Junior sport is an “unregulated play ground for junk food marketing”, Cancer Council VIC
The lack of regulation over fast food sponsorship of junior sport was a barrier to the fight against obesity, the Obesity Summit in Canberra was told this morning.
Craig Sinclair, a spokesperson for the Obesity Policy Coalition at Cancer Council Victoria said there were “no controls or regulations” on the exposure of children to junk food advertising and fast food brands through junior sport.
“The local grass roots community clubs display the brand of their sport’s national sponsor often because of tie-in agreements, and there is no avenue for complaint,” he said.
“For parents who want to engage their children in the key major sports, there is nowhere to hide in terms of limiting the exposure of junk food advertising. There’s something intrinsically not right about that,” he added.
Mr Sinclair said a “key policy driver critical to improving healthy diets” is reducing children’s exposure to unhealthy food marketing.
“On free to air television, self regulatory codes cover programs directed primarily to children, yet evidence shows that most children watch TV from five-to-nine pm, which current self regulations don’t cover because there are large numbers of adults also watching. Inadequate controls also exist for subscription television and websites directed to children.”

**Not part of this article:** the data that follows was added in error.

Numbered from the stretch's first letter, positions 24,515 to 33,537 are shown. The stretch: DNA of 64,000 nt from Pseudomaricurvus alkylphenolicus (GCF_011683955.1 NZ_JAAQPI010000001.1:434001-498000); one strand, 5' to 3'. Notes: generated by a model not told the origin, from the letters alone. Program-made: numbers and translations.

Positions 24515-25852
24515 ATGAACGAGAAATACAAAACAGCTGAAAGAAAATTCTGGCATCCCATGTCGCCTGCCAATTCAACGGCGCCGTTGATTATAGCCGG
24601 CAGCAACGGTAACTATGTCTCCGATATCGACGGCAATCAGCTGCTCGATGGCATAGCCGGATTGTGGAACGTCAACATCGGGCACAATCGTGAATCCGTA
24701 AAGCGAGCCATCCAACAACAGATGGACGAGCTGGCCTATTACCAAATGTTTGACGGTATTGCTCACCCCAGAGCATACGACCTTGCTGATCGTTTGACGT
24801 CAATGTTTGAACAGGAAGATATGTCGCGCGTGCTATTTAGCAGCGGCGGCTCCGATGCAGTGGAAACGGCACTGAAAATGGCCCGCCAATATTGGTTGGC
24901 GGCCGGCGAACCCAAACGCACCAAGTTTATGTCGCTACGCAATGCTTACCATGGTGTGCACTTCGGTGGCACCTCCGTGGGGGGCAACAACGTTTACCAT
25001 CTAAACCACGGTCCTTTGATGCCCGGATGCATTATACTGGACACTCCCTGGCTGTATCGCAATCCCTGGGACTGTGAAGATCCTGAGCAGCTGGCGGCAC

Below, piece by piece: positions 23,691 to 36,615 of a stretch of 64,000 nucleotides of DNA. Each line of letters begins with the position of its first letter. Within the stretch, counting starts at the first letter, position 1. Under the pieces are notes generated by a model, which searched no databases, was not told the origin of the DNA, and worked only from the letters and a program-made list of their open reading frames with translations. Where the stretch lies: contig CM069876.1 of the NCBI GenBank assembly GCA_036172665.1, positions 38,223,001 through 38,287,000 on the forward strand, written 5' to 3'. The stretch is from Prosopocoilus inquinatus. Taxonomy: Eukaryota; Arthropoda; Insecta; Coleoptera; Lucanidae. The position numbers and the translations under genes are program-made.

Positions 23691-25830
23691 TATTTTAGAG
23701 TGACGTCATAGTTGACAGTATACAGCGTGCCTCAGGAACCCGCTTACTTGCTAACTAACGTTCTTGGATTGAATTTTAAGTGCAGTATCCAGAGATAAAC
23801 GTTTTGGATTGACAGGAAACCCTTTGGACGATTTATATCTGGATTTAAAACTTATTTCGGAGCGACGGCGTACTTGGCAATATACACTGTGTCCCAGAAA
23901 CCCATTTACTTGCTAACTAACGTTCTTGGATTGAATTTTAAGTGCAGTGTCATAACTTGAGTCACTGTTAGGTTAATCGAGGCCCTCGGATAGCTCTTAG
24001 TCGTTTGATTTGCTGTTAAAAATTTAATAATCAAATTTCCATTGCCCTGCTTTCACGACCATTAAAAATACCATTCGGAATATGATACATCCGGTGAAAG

However, Australian Food News reported earlier this month that the advertising industry dismissed any links between advertising and obesity as “nonsense.”
Mr Sinclair said other “key policy drivers” to improving healthy diets are increasing the price of unhealthy food, in particular sugar sweetened beverages and providing subsidies for healthy food for those on low income and improving labelling on packaged food to empower people to make healthier choices.
Mr Sinclair called for a “fat tax” to be introduced as one way to address obesity issues in Australia.
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